Can Community Partnerships Improve Development and Reduce Poaching?

Texas A&M University
Topeka, Kansas
Ecology
Open Access
DOI: 10.18258/4342
$4,251
Raised
106%
Funded on 2/25/15
Successfully Funded
  • $4,251
    pledged
  • 106%
    funded
  • Funded
    on 2/25/15

About This Project

Partnerships and perceptions are key players in curbing poaching and advancing development in rural South Africa. I'm researching the impact of partnerships between privately owned protected areas and adjacent rural communities in the Kruger to Canyons Biosphere (K2C). The motive of my project is to facilitate economic and social development and the conservation of wildlife in the K2C through partnership building.

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What is the context of this research?

Biosphere Reserves are internationally important ecosystems that occur with human settlements, and are established to address simultaneous goals of conservation of biodiversity and community development. Intensified rhinoceros poaching in the Kruger to Canyons Biosphere region has resulted in hardening of borders between the protected ecosystem areas and adjacent rural communities, with fewer partnerships between communities and protected area management.

The result of reduced partnerships may be unmet community development goals and a negative perception regarding the conservation of biodiversity. This could drive community members to illegally harvest natural resources within protected areas—further amplifying poaching pressure and exacerbating the cycle.

What is the significance of this project?

One of the greatest determinants of the continued integrity of nature reserves is support from the surrounding communities. The perceptions of community members regarding conservation sentiment and development expectations and outcomes will play a significant role in the security and sustainability of protected areas.

It is important to better understand the hypothesized cycle between partnerships, perceptions, and poaching so that simultaneous goals of development and conservation can be better addressed. Lessons on addressing conservation and development goals can then be applied to other Biosphere Reserves or areas where rural or impoverished communities occur within ecologically important regions.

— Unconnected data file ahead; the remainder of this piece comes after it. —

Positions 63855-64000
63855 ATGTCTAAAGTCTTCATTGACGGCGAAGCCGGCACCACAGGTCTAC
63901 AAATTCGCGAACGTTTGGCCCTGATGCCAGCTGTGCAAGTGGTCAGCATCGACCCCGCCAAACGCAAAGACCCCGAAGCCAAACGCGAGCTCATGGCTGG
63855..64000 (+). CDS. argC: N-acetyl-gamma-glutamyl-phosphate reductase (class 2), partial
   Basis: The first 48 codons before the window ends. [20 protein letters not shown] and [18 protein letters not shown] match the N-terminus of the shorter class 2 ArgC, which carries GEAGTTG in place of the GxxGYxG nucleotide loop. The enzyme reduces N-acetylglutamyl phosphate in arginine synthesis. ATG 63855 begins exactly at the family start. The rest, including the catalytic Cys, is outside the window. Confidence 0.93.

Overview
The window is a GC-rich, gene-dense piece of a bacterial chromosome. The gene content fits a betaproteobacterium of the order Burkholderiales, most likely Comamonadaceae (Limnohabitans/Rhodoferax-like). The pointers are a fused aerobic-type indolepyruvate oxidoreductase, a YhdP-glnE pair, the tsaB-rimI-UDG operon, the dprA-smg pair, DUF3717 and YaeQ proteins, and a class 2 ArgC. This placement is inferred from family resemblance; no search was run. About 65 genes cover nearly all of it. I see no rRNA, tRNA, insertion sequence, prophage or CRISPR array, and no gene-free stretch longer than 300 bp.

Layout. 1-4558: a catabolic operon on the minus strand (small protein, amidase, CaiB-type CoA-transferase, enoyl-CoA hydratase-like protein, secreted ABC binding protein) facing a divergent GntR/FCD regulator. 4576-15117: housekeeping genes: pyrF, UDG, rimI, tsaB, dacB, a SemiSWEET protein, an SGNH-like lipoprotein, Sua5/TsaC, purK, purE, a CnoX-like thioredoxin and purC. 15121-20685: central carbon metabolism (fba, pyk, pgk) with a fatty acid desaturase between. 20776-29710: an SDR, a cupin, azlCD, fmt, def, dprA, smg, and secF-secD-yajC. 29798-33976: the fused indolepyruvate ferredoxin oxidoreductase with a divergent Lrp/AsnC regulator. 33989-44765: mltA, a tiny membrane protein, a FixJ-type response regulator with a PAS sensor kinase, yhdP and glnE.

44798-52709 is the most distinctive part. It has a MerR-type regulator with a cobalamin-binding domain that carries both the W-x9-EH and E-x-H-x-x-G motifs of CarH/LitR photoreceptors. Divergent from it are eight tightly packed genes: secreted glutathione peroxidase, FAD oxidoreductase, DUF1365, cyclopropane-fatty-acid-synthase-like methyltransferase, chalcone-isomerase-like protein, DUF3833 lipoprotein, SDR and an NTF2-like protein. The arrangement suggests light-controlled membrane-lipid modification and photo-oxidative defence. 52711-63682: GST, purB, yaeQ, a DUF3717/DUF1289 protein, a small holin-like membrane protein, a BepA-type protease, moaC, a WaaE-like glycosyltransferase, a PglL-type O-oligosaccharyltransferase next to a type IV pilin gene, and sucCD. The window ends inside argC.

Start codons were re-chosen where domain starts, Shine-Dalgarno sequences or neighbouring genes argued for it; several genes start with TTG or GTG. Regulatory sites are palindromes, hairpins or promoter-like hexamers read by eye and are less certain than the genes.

What are the goals of the project?

I will investigate four research objectives:
1) Identify the motivators and deterrents for private reserve managers and owners to initiate partnership building programs;

2) Determine the efficacy of, and relationship between different types of partnership programs on impacting community member perceptions of development outcomes and conservation sentiment;

3) Determine if the perceptions of community members regarding development expectations and conservation sentiment impact poaching pressure;

4) Explore the feasibility of partnership building as a proactive management strategy for intervention of the partnership-perception-poaching cycle.

Budget

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Experiment backers will cover some of the cost of international travel for the researcher, as well as costs of interview personnel and supplies. This includes the hiring of a translator, daily transportation, as well as a tablet device and software for interview data collection.

Any funding donated beyond the goal will be applied to an additional round trip flight to the study area following data collection and analysis, so the results can be presented to reserve managers and communities. This final step in the dissertation process is the most impactful! It allows the new knowledge to be transferred to stakeholders so it can be considered in management decisions.

Meet the Team

Kyle Clifton
Kyle Clifton

Team Bio

I received my Bachelor of Science degree in Biology from the University of Kansas, and my Master’s degree in Conservation Biology from Victoria University of Wellington, and am currently a doctoral student at Texas A&M University in the Department of Ecosystem Science and Management. My research interests have evolved from the biological to the social as I became more aware of the limiting factor anthropological forces have on the conservation of biodiversity and sustainable management of natural resources.

Travel in Australia and New Zealand whet my appetite for the Southern Hemisphere, and my time so far at the University of Witwatersrand Rural Facility in South Africa has been a joy! When not perusing scientific articles, I love to practice yoga and watch Jayhawk basketball and Aggie football. Rock Chalk and Gig ‘em!

Additional Information


Blyde River Canyon in the west of the Kruger to Canyons Biosphere.


Electrified fences are the physical structures separating wildlife reserves from rural neighboring communities. Additional protective measures include tracker dogs, armed guards, and drones.


A home and yard in the Bushbuckridge municipality within the Kruger to Canyons Biosphere.


Partnership, Perception, and Poaching: The Impact of Partnership Building on Development and Conservation Sentiment in the Kruger to Canyons Biosphere. A conceptual model of the elements to be studied and their relationship with each other.

Project Backers

  • 17Backers
  • 106%Funded
  • $4,251Total Donations
  • $250.06Average Donation
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